Notes on Civil Liberties for July 28
Here’s today’s blog for the latest news and updates on civil liberties and digital freedom issues. If you have any news tips and would like to contact me, email email@example.com.
Student in an Indiana high school slapped with felony charge for a school prank. This is just part of the “school-to-prison” pipeline in America, where schools have zero tolerance policies and kids end up in juvenile/criminal justice system.
The gay blood donation ban about to be lifted? HHS takes a look at the policy to see “if there is a way to let at least some gays donate blood.” (Why some gays? What about all gays? If you let some gays, you can surely let all gays. The homophobes aren’t going to go halfsies and allow just some gays as a compromise.)
Two US senators continue to have their effort to learn about the government’s interpretation of a domestic surveillance law stonewalled by the Obama administration. But, Sen. Mark Udall and Sen. Ron Wyden remain committed to finding out the legal basis for certain intelligence gathering activities.
Lawsuit against Gov. Rick Perry’s Christian prayer summit is dismissed. Judge found since the Freedom From Religion Foundation (FFRF) that brought the lawsuit was not “coerced into attending the rally” they had no standing for their lawsuit.
David House’s laptop was seized for forty-nine days because he did not provide the government with the password to violate his Fourth Amendment rights. Thus, it took them longer to do forensics on the computer. That’s the conclusion of Justice Department, basically.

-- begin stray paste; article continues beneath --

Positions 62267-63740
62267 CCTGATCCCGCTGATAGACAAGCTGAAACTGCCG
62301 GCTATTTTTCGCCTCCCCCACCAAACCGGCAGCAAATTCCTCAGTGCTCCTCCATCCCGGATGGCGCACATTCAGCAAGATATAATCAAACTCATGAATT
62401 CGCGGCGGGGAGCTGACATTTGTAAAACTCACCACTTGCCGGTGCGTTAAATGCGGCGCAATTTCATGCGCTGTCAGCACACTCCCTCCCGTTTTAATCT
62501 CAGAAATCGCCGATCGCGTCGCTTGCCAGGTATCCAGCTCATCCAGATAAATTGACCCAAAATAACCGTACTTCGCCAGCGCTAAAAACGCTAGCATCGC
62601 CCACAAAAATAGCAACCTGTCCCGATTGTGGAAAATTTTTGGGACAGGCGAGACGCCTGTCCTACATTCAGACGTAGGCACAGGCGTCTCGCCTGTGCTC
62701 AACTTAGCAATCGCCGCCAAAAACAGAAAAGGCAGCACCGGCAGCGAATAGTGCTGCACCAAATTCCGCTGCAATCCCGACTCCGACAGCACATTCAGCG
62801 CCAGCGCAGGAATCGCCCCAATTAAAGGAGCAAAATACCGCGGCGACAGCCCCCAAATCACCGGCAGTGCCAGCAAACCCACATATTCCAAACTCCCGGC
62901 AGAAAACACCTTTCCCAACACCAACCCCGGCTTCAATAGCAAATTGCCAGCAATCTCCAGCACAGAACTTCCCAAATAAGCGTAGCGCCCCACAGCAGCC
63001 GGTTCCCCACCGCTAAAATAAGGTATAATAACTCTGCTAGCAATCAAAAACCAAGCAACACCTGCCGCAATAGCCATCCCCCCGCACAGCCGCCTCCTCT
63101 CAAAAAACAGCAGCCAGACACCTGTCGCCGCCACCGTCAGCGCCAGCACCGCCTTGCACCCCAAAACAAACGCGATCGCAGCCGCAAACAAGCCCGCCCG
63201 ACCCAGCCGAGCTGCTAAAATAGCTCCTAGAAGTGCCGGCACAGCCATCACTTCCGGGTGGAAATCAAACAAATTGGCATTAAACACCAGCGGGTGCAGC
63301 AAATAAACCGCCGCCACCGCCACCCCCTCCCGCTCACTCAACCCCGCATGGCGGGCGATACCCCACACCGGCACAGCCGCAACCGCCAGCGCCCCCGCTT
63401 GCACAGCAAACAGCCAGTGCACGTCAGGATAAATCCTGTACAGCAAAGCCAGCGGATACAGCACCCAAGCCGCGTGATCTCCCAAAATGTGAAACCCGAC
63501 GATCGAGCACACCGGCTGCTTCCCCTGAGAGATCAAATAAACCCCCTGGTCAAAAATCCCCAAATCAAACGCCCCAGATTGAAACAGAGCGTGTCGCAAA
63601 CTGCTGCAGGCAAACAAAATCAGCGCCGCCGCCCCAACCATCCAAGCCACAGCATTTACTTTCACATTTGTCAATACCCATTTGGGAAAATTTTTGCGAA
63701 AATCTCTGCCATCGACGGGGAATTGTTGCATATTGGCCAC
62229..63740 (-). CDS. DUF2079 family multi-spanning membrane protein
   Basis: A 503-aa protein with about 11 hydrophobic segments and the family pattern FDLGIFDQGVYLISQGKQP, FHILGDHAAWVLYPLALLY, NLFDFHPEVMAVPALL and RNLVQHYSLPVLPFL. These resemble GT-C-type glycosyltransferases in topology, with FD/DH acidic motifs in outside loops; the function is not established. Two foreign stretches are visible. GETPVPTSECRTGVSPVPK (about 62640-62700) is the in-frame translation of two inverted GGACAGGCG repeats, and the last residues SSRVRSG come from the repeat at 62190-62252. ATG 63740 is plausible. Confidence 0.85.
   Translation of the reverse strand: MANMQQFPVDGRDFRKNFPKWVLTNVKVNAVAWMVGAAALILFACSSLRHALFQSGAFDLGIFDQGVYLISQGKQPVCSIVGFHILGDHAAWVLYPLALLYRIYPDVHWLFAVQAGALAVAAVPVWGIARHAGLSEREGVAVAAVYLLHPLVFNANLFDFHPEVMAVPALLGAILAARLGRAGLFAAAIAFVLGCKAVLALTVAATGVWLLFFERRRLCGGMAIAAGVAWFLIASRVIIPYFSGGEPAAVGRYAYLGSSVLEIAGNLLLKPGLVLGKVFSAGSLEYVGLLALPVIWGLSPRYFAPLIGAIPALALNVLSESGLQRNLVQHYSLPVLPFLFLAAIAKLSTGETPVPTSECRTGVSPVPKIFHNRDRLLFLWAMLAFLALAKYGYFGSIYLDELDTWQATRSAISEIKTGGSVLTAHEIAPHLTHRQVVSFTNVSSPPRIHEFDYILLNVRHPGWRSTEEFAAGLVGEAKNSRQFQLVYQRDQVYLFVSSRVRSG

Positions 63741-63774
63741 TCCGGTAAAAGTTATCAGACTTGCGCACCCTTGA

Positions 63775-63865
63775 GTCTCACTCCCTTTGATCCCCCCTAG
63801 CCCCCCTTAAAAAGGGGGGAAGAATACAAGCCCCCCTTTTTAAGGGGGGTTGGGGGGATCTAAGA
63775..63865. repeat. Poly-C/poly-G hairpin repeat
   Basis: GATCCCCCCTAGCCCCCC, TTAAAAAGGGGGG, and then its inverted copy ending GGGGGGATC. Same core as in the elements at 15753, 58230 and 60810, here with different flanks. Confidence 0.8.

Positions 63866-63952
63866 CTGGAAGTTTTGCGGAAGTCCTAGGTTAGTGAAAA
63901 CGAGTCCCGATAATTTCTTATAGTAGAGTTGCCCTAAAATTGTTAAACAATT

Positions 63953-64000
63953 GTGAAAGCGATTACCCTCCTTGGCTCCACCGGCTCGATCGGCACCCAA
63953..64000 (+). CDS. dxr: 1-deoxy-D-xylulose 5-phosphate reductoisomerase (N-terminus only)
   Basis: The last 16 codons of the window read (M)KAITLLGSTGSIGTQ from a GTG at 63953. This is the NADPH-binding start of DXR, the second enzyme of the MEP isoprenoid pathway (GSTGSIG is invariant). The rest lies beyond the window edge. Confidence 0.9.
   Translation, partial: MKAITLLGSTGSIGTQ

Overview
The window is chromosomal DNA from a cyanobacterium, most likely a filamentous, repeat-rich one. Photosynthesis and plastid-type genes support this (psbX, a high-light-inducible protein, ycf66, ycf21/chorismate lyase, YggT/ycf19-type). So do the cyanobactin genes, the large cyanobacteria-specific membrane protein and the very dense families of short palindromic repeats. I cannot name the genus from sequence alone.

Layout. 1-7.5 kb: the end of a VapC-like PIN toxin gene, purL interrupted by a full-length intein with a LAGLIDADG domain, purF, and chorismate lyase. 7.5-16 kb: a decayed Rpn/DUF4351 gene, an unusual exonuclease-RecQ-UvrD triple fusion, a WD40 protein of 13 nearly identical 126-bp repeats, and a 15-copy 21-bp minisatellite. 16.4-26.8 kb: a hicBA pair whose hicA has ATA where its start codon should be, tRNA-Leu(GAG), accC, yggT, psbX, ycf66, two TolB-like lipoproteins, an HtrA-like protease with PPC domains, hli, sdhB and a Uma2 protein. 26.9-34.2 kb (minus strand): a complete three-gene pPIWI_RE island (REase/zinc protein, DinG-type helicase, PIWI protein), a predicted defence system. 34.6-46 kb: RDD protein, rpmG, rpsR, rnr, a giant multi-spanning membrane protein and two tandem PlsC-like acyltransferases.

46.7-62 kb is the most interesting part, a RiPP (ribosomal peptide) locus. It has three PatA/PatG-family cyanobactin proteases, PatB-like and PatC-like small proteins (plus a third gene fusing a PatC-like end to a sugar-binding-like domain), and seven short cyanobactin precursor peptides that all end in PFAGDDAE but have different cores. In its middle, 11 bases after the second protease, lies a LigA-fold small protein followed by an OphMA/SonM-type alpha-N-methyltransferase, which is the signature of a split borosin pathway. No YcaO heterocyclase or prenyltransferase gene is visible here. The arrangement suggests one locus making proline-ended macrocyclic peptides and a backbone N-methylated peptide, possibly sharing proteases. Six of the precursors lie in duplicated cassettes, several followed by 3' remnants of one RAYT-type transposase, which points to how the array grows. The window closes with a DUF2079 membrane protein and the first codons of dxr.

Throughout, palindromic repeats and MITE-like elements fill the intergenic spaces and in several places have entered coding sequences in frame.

South Korean woman takes on major shipbuilding company. She declares war against massive layoffs by the company and has been protesting 115 feet above ground in a jib crane since January 6th of this year. Her story here.
Palestinian human rights group releases a report on Israeli torture of Palestinians. The human rights group, Al Mezan Center for Human Rights, documents the “deeply-entrenched reality of impunity” in Israel along with the ways Israel refuses to afford Palestinian detainees basic legal protections.
Human Rights Watch report accuses Pakistan forces of torture and killings. The report calls attention to the number of people in the Balochistan province being detained, tortured and “disappeared.”
Are senators using the debt ceiling talks to re-up the FISA Amendments Act? Sen. Udall & Sen. Wyden, who seem to be the only US senators that will lift a finger to defend civil liberties, have an amendment ready just in case the Senate Intelligence Committee tries to renew FAA.
Study shows the Internet download performance of four million users in the country. The data clearly shows that not everyone has equal Internet access in the United States.
And, today’s video:
From yesterday, Stieg Larsson lifetime partner Eva Gabrielsson on Larsson’s research into the far right in Europe.